Successful CMOs achieve growth by leveraging technology. Join us for GrowthBeat Summit on June 1-2 in Boston
, where we'll discuss how to merge creativity with technology to drive growth. Space is limited. Request your personal invitation here
Citigroup is close to finalizing a deal to sell off major music company EMI Group for an astounding $4.1 billion dollars, according to a Wall Street Journal report that cites anonymous sources familiar with the matter.
The sale will be split into two separate parts. Citigroup is in talks with Universal Music Group to sell EMI’s recorded-music division for $1.9 billion, while its publishing division will go to Sony Music for $2.2 billion, according to the report.
Citigroup first announced its plans to sell EMI in June after new forms of music distribution and online piracy took a considerable toll on the company’s profitability. The sale would cut the number of giant music labels from four to three: Sony Music Entertainment, Warner Music and Universal Music.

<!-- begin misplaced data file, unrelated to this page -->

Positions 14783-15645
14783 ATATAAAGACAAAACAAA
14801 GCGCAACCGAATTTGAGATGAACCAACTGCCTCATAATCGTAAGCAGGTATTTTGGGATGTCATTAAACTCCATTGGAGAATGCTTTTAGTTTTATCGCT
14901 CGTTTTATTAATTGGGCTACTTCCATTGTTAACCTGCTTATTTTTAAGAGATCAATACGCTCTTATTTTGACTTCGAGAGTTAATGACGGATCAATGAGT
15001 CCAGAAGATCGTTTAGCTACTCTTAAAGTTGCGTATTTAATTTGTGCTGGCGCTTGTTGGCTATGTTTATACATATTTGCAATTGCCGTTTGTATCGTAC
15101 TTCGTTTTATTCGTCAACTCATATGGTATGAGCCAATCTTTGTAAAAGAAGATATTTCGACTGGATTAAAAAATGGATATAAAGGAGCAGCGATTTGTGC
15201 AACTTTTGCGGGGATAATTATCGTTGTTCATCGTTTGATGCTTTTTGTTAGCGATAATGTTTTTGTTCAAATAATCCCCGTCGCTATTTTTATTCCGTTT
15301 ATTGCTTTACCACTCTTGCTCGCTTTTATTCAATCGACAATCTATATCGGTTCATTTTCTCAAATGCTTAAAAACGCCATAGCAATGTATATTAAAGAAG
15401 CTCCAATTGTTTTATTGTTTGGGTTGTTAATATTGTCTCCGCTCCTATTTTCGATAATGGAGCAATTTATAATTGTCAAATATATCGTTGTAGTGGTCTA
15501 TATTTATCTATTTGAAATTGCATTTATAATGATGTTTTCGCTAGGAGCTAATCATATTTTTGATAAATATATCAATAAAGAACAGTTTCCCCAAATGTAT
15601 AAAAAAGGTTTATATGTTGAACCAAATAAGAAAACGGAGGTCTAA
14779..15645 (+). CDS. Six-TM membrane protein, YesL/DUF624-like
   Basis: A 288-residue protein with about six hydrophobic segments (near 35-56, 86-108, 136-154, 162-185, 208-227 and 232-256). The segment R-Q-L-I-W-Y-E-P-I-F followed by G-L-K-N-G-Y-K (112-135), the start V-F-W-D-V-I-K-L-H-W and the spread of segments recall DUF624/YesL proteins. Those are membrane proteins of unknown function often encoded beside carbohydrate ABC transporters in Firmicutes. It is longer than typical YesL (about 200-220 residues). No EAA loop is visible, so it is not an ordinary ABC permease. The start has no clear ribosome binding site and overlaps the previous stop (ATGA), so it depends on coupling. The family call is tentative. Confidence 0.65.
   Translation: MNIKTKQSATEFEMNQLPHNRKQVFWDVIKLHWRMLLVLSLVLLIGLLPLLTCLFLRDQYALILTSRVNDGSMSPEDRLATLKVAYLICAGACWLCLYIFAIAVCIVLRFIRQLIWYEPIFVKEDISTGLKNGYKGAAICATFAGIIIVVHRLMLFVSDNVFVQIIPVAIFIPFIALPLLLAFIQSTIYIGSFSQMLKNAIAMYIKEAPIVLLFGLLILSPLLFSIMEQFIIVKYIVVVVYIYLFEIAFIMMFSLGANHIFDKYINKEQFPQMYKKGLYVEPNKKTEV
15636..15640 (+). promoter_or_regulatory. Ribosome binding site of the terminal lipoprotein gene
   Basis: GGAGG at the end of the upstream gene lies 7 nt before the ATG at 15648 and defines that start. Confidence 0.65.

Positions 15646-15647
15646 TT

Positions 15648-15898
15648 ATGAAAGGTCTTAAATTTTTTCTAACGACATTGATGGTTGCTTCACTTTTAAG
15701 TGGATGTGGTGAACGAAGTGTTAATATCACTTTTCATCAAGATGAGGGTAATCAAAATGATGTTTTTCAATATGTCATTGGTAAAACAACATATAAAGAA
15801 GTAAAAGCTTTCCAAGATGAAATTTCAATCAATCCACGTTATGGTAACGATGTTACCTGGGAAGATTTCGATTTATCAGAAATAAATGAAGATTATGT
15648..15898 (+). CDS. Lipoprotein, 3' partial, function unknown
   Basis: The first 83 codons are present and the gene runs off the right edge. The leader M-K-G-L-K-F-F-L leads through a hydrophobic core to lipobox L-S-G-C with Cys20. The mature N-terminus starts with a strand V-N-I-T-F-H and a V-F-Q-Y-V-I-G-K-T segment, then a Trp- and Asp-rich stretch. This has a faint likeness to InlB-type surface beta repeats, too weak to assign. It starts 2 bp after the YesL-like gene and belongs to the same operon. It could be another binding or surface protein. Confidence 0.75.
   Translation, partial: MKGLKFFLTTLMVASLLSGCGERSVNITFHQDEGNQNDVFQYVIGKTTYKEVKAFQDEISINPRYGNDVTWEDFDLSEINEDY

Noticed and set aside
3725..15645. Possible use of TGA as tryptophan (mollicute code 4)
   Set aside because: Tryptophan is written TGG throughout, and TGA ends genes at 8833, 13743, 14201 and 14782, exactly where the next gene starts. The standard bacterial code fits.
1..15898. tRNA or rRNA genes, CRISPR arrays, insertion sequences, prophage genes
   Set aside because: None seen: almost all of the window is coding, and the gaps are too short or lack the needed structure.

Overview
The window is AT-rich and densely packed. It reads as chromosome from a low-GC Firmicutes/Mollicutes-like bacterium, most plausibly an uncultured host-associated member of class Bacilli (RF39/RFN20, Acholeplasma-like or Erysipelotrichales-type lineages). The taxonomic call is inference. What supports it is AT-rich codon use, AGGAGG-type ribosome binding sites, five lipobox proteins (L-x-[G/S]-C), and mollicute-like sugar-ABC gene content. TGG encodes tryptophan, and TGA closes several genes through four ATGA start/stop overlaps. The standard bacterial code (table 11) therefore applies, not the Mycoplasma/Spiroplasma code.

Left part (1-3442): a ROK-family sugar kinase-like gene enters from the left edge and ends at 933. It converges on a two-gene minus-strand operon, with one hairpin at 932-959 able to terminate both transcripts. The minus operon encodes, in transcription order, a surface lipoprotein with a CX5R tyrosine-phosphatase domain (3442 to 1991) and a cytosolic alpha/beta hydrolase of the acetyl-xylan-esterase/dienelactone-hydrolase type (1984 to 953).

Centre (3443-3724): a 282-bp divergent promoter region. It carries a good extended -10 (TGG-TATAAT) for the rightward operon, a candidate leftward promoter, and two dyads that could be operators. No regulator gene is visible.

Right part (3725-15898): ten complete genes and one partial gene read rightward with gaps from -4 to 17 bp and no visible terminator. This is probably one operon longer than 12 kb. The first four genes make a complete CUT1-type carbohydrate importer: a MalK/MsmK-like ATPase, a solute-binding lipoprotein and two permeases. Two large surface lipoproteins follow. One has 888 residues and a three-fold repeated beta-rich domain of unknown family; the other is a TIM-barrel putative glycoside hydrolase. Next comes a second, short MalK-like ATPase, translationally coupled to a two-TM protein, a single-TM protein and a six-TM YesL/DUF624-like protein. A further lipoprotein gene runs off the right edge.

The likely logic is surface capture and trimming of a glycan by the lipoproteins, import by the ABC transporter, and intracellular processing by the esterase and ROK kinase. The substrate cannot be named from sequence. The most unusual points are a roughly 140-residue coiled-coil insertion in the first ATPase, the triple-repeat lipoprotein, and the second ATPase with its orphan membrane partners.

Although news of the sale was inevitable (Citigroup seized control of EMI from other owners in February after the company couldn’t pay its debts), it’s unfortunate that EMI will cease to exist just as the company began allowing tech companies and developers to use its music via APIs. In the past month, EMI forged partnerships with both Rumblefish and Echonest.
Rumor has it that Citigroup will announce the sale later today or this weekend. The sale is likely to face many regulatory hurdles and could take up to 20 months to get approval.
[Image above of musical group the Gorillaz, from EMI’s record label]
VentureBeat’s VB Insight team is studying marketing analytics...
Chime in here, and we’ll share the results